The persona is a much-vaunted, much-maligned tool in digital marketing, helping marketers to define their audience. But most persona programs fall short for four major reasons:
- They’re fictional
- They don’t reflect the overall composition of the audience
- They aren’t data driven
- They don’t practically translate into marketing campaigns
If your personas are not based on real people, based on data and usable in campaigns, then you probably are getting little out of them. Here’s how to shift from “Julie likes cheese”-style personas to something based on what I call the “Zone of Convinceability.”
Instead of focusing in, focus out. Look at the total universe of potential buyers. Who are they? Maybe it’s everyone in China, or marketing executives. Now you have a total buying universe of x and y.
Next, divide your audience into two. Those who might buy and those who would ever buy. Those who could be persuaded to buy, however remotely the chance, fall into the Zone of Convinceability. Don’t waste any of your time outside this.
Then, select a characteristic to track that is relevant to your offering. Maybe they need to be located in the Midwest. Maybe they have to be on musical.ly. This could be called a foundational quality.
Then divide your audience in the Zone of Convinceability by aspects of this attribute. The key is that all of the audience fits into one category, no one is excluded. These are your persona segments. So, for enterprise marketing software, your audience might be “all the titles who use marketing software” excluded by anyone who would not.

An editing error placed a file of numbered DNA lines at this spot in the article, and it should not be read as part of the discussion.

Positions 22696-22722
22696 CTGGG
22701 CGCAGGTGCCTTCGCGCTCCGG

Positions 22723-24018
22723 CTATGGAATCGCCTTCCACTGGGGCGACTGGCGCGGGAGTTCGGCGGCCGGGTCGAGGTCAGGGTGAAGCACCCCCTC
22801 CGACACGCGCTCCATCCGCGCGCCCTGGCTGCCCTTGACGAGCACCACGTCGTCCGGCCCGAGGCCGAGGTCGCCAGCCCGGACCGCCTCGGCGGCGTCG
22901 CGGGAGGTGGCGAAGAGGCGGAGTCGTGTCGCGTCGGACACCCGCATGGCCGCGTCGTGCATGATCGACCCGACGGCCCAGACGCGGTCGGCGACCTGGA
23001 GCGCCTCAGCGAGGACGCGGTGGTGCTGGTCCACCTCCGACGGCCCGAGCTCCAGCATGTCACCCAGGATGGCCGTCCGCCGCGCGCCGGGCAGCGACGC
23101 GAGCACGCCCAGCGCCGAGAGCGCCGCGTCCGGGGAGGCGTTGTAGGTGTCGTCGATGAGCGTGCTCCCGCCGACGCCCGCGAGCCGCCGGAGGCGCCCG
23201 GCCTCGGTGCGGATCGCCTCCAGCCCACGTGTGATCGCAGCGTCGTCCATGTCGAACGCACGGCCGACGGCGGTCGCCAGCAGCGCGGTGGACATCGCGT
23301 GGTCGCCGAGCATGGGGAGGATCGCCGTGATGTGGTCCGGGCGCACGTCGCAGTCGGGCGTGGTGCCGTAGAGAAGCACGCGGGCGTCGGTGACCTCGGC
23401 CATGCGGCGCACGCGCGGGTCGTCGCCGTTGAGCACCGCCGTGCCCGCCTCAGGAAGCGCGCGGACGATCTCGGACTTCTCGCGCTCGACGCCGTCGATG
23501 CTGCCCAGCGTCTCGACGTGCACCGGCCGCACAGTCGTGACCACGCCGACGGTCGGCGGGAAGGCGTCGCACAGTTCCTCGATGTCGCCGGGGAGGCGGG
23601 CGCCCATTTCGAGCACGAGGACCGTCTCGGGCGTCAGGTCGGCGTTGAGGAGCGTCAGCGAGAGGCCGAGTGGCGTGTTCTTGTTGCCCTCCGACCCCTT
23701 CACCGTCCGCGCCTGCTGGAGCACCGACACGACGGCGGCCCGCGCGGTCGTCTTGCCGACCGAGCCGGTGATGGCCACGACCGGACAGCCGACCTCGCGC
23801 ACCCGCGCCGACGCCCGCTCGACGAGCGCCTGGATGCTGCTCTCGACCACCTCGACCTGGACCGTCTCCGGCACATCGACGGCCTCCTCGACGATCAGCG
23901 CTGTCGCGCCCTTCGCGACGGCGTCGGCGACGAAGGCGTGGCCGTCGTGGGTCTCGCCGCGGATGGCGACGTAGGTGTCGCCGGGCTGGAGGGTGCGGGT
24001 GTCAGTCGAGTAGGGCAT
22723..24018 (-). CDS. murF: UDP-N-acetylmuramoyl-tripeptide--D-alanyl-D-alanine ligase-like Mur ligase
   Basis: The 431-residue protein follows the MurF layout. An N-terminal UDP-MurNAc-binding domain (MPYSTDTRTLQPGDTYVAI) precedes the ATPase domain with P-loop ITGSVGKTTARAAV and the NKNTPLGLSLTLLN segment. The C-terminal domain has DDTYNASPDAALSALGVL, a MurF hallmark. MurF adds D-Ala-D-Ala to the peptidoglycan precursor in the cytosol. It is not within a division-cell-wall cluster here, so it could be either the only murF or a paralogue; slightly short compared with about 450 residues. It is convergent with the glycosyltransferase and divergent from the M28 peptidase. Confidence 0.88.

Then, select the top 3 common attributes of your best current customers. Think about their digital habits, their information needs and the kind of language cues you need to reach them.
Now think about level of urgency of need or level of desire.
Then, think about preferred methods of receiving and consuming information, including what you know about when they are most active online.
One of the newer ways of identifying persona attributes is by the things they need to do, an emerging discipline known as jobs to be done (JTBD): describe the top 3 JTBD for each persona and, if applicable, overlay a corresponding demographic segment (although in most cases this won’t be necessary).
What you have now is a segmentation of prospectively-convince-able customers with attributes (or information you need to gather) that will allow an extremely-focused approach in reaching them. In my next column, I’ll outline what this persona actually looks like – and how to measure the segments and show how they perform. The next steps are implementation:
- Create content targeting each persona
- Create lists against each persona
- Deploy campaigns
Now you have a persona map by which you can target, deploy and report, that can be tested and updated and applied to your existing databases, and by which your audience can most effectively be targeted.
This article was originally published by the Association of Canadian Advertisers blog, by Jennifer Evans